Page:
Saarländers, the people, refer to the linguistic division as the Das-Dat-Grenze (das-dat-isogloss). The southern part pronounces the word similar to the standardised standard German das, while northern Saarland prefers to say dat.

    French influence

    The French administration of the region has left positive marks on theSaarland dialect with several French words and structures turned into a hilarious Saarland version.

    For example

    • Saarländers don’t walk on the sidewalk (Fußgängerweg) but on the “Trottoir”, (pronounced “Trottva”),
    • Get out their “Portemonnaie” (pronounced “Portmonnä”), and
    • Tell everyone that they HAVE cold (Isch hann kalt) instead of they ARE cold (Mir ist kalt), similar to the French construction J’ai froid.



    The French language has had a less great impact on the German spoken in the region than it has had the other way. Parts of the French dialect up until about 30 kilometers into France is easily understandable by Saarländers and almost sounds like a copy of the Saarland dialect.

    1. Holen is better than nehmen



    Ich hole mir das Leben in standard German (I’m going to commit suicide).Holen (to go get something), here we go again! For the words we add to the German language, we got rid of one special verb: nehmen (to take).

    The Saarland dialect, no matter if Rhine or Moselle Franconian, simply uses holen (to get/fetch) exclusively instead, which can cause some confusion among non-Saarländers.

    Consequently, Saarländers don’t take the bus, they go and get the bus:

    Isch hol’ de Bus. (Ich nehme den Bus)
    They also don’t take their medicine, they go and get their medicine:
    Isch hol’ die Tabletten. (Ich nehme die Tabletten)
    They don’t commit suicide, they go and get their suicide:
    Ich hol’ mir das Leben. (Ich nehme mir das Leben)

    2. Es Claudia



    Claudia in Saarland dialect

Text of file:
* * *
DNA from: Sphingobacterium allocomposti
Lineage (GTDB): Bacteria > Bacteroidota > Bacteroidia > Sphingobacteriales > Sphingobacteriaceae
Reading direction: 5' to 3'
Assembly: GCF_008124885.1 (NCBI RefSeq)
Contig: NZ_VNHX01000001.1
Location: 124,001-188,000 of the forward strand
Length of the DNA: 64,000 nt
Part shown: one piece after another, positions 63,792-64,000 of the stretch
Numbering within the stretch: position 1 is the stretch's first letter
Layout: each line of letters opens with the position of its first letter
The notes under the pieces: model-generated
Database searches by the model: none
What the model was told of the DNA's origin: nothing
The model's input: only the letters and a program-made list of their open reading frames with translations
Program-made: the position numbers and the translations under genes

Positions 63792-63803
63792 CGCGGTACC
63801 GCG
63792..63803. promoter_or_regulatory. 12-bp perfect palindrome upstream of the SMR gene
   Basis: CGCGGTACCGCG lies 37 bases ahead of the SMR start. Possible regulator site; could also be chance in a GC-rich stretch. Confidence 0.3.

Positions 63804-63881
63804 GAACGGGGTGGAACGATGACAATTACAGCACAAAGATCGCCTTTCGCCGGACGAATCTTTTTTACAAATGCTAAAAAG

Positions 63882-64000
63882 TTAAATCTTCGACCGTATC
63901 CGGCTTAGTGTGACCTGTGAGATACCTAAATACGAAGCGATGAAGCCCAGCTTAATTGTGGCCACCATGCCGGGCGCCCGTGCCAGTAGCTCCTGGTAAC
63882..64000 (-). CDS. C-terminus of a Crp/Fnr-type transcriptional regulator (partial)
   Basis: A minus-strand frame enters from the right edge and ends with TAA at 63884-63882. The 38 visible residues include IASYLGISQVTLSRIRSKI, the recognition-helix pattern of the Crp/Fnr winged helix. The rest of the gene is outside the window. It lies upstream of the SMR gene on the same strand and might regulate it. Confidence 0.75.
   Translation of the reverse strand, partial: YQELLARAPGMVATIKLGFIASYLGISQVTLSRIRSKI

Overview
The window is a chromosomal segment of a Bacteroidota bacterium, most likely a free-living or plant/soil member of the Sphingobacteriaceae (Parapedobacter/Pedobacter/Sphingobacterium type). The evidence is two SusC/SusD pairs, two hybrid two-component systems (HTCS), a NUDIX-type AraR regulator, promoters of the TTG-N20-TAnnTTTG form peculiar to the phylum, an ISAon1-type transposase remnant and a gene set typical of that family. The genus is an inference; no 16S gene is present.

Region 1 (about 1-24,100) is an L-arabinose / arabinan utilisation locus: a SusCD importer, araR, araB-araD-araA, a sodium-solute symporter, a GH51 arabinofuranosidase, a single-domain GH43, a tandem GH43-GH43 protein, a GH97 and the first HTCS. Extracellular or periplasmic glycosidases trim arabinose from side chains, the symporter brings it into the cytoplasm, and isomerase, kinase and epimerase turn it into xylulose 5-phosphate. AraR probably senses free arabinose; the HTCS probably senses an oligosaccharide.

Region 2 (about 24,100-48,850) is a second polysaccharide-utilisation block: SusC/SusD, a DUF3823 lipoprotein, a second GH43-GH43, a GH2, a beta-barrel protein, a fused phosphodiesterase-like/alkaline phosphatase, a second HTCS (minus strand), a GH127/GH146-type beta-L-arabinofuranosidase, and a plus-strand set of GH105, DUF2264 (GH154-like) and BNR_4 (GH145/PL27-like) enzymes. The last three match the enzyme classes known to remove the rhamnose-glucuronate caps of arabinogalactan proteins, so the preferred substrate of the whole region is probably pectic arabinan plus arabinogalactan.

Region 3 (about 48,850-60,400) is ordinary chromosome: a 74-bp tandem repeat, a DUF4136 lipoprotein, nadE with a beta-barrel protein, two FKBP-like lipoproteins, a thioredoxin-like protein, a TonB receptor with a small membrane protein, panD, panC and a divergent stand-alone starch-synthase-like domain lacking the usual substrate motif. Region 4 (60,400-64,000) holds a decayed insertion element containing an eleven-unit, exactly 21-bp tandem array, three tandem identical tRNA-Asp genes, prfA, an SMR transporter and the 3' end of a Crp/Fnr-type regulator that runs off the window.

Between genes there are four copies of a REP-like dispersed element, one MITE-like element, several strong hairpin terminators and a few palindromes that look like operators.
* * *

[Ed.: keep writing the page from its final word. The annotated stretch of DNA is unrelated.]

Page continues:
We also add another little word that makes the Saarland dialect so distinctive. A little rude sounding to other Germans, Saarländers don’t blink an eye when referring to a woman using ‘it’ (not only a girl or baby), even together with her name:

    Es (Et) Claudia lo hinnen.
    meaning
    It Claudia over there.

    3. Less cases and the love for the ‘sch’ sound



    Ich mache die Tür auf in Saarland dialect (I’m opening the door). Similar to other parts of Germany, the genitive case is almost non-existent and every now and again we get rid of the accusative as well (it’s paradise, I know!).

    Also make sure to get rid of every single ‘ch’ sound like in ich and pronounce it like ‘sch’ instead
    Instead of saying
    Ich mache die Tür des Autos auf. Das habe ich dir doch gesagt.
    Saarländers will say
    Isch mach de Dür vom Audo uff. Das (Dat) hann isch da doch gesaaht.

    Example sentences

    If you want to try it out yourself, you could give the following sentences a try. They are taken from a Saarland dialect course I found on Memrise (there’s also more on Deutsche Welle):

    die Freck – the cold, the flu
    dabba – fast
    es Kannel – rain gutter
    gugg emool do – look there
    lehne – to borrow, to lend
    joo – yes
    nee / nää – no
    hä? – excuse me? (when you didn’t understood)
    fawas? – what for?
    Unn? – What’s up? / How are you?
    Grumbeere – potatoes
    die Flemm hann – don’t feeling like doing something

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    Borderland German is often mixed up with foreign words and phrases. It does not matter for language always cleans itself over time.
    "Denk ich an Deutschland in der Nacht, dann bin ich um den Schlaf gebracht. Ich kann die Augen nicht mehr schließen und meine heißen Tränen fließen!" (Heinrich Heine, "Nachtgedanken")